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Outsmarting humans at their own game

by Krista Davidson Dec 9 / 19

In a game that has more possible configurations than the number of atoms in the universe, how do you predict the winning move?

Csaba Szepesvari
Photo courtesy of Csaba Szepesvári


Csaba Szepesvári is one of the brains behind an algorithm that helped a computer program accomplish the mathematically difficult task of outwitting professional human player, Lee Sedol, in the ancient game of Go.

He joins the ranks of other prestigious researchers as a Canada CIFAR AI Chair, a cornerstone program under the Pan-Canadian AI Strategy. The program provides dedicated research funding for Canada’s leading AI researchers. It means Szepesvári will continue his groundbreaking research in the area of reinforcement learning as a fellow at the Alberta Machine Intelligence Institute (Amii), a professor with the department of computing science at the University of Alberta, and a senior staff research scientist at DeepMind.

Using AI to outsmart humans at GO

Szepesvári’s research has had an influential impact on the development of the popular AI techniques - Monte Carlo tree search and bandit algorithms. His work has been successful in helping computers outsmart professional human players in the game of Go, a board game similar to chess, which requires a long sequence of strategic steps between opponents.

The term Monte Carlo tree search, which was coined by one of his colleagues, Rémi Coulom in 2006, is an algorithm which uses a randomized traversal of possible ways of continuing a game to predict the winning moves.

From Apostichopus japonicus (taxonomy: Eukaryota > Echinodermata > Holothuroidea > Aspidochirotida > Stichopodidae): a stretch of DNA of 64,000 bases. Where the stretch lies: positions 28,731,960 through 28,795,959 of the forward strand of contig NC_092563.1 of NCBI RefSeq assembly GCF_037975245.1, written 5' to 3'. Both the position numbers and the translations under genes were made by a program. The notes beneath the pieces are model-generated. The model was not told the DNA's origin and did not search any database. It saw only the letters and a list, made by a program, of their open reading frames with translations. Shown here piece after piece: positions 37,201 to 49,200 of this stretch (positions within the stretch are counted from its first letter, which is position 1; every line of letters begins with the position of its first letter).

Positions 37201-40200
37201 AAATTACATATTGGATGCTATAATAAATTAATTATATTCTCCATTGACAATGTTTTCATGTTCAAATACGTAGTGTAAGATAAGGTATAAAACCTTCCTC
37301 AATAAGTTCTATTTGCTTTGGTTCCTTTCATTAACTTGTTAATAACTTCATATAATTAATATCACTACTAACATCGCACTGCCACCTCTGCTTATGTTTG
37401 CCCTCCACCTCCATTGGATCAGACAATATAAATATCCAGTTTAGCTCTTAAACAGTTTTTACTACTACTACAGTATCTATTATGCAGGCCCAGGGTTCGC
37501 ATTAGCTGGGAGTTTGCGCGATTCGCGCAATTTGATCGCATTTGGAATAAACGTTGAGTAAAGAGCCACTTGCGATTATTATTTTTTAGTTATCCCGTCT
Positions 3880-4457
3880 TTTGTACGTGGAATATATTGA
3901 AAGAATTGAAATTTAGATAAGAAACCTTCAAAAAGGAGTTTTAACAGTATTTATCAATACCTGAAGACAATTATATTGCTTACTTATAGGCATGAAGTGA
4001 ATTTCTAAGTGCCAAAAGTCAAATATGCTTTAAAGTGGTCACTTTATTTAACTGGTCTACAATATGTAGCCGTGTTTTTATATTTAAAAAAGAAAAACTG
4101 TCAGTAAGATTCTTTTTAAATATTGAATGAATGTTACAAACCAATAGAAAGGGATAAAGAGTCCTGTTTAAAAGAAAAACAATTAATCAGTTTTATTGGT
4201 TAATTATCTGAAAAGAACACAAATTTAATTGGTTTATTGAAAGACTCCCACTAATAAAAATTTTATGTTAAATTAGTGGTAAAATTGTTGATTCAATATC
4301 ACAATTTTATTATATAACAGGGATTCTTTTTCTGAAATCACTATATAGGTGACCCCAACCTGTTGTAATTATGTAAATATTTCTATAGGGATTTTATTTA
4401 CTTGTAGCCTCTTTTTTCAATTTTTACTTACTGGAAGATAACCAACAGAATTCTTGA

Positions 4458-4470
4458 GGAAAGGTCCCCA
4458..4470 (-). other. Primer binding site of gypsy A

“I’ve always been interested in intelligence and creating intelligent agents. I thought the framework provided by reinforcement learning was a perfect fit for modeling intelligence.”

In the same year, Szepesvári along with Levente Kocsis, developed an algorithm where they refined the initial algorithm by adjusting the value predictions using upper confidence bounds (also known as UCT) to remove the inconsistency of the initial version of the algorithm. A variation of this modification was critical to the success of Google DeepMind’s AlphaGo and AlphaZero computer programs in defeating a human professional player, becoming the first computer program to accomplish that feat in October 2015.

“DeepMind's achievement took the world, and even the experts in the field, by surprise. It is a wonderful demonstration of the power of reinforcement learning algorithms combined with search. I am very happy to have witnessed this milestone event,” says Szepesvári .

The Monte Carlo tree search algorithm uses randomness for deterministic problems that are difficult or impossible to solve using other approaches. It relies on the exploration-exploitation approach: the exploration of possible moves or steps, and the exploitation of the path with the greatest reward. The purest example where the exploration-exploitation dilemma arises is known as bandit problems, an area that has come of great interest and expertise of Szepesvári’s.